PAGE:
No upcoming showtimes.
Christian Petzold, 2005
Germany | German with English Subtitles | Format: 35mm | 85 minutes
Read more about Christian Petzold's Ghosts trilogy over at Film Comment.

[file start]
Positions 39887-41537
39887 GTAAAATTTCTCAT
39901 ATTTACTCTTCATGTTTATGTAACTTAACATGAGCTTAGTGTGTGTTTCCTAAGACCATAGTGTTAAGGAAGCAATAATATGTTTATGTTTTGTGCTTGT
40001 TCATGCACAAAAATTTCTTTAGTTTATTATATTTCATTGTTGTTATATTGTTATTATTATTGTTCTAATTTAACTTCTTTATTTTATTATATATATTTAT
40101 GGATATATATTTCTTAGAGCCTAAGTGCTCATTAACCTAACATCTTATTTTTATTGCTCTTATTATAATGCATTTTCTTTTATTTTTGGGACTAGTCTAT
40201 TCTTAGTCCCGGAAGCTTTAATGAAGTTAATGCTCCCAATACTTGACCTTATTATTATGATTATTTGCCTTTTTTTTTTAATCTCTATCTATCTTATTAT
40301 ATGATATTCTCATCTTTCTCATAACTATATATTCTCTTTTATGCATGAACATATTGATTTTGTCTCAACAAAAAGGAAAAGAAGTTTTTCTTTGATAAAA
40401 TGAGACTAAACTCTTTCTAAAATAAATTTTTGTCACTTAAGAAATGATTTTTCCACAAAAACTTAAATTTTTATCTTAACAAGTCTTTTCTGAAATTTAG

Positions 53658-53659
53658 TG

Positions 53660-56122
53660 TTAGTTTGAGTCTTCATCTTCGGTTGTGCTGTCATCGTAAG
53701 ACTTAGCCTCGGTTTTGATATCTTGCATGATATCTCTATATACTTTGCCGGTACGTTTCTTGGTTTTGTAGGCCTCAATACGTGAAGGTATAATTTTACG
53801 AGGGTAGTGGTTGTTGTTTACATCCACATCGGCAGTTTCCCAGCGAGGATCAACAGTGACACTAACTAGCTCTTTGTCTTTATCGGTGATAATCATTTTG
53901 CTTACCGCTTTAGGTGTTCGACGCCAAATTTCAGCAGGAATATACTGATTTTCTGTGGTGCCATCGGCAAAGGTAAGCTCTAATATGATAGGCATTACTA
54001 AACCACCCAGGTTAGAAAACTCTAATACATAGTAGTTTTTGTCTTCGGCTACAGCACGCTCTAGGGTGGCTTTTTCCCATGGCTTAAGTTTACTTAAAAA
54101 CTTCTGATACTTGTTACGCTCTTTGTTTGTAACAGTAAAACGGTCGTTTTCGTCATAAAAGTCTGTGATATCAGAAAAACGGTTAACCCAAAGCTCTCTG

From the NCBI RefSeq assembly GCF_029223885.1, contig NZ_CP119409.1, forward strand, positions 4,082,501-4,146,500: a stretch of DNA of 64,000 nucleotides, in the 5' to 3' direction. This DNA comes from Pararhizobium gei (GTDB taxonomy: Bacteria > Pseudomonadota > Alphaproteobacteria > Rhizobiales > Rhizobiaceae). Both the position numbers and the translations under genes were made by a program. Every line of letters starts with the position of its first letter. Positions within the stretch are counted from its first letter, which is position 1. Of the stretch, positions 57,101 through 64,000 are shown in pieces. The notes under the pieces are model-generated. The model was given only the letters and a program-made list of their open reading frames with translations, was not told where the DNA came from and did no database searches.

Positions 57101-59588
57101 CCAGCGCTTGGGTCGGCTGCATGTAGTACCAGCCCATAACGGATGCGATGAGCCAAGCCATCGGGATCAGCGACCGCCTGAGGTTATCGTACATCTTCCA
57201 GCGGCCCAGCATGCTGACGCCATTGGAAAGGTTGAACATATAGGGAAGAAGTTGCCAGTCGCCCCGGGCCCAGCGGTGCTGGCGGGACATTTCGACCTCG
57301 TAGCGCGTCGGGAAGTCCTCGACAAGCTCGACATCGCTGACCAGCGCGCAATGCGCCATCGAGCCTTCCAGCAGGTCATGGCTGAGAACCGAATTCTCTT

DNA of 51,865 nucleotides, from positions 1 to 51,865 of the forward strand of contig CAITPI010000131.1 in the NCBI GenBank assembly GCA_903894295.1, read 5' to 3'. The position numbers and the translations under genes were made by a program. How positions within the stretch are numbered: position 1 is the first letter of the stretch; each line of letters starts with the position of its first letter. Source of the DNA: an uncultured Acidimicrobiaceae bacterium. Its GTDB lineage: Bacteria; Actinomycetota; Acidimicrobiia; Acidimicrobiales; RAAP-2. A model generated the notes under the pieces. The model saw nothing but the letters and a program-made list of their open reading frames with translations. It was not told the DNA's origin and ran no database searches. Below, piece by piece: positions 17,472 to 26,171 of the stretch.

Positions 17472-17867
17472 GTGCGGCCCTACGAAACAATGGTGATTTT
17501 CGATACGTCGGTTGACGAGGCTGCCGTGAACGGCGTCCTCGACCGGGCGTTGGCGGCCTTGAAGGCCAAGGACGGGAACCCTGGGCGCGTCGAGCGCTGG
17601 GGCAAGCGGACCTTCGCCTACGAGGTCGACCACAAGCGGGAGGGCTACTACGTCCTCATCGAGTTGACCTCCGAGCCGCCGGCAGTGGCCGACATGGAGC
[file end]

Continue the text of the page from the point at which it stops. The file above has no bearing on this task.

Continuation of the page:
Unreleased in the U.S., the third film by one of the most exciting directors from Germany’s Berlin School interweaves two intersecting story lines to explore the spectral existences of three female outsiders—a pair of late adolescent girls and an unstable middle-aged woman—who struggle to reconnect with “normal” society and find a place to belong. The action unfolds in Berlin’s redeveloped Potsdamer Platz, symbol of the post-reunification German social and economic order, but nonetheless haunted by three “ghosts”: lonely Nina (Julia Hummer), who lives in a youth home, manipulative homeless delinquent Toni (Sabine Timoteo), and Francoise (Marianne Basler), who is searching for her long-ago kidnapped and still missing daughter. After a chance encounter in Tiergarten Park, Nina becomes infatuated with the worldly Toni and joins her world of petty crime and vagrancy. Always looking to get ahead, Toni drags Nina to a casting call for a television show called “Friends,” dreaming of climbing her way to the good life. Meanwhile, Francoise is collected from a stay in a mental hospital by her husband Pierre (Aurélien Basler), who has come to terms with their loss, and wanders the city, seeing her grown child in the faces of other young girls—until eventually she and Nina cross paths. Inspired partly by the chaos and euphoria unleashed after the Berlin Wall came down in 1990, partly by the Brothers Grimm tale The Shroud, about a dead child whose mother’s tears wet his shroud, preventing him from ascending into heaven, and partly by photos of missing girls in a French post office, Petzold’s film forms the middle section of his “Ghosts Trilogy” (initiated by The State I Am In in 2000 and concluded in 2007 with Yella). Here the ghosts are not just his three main characters—one lost in a traumatic past, one trapped in an empty present, and one grasping at an imagined but hollow future—but the collective and historical ghosts of Germany’s unconscious.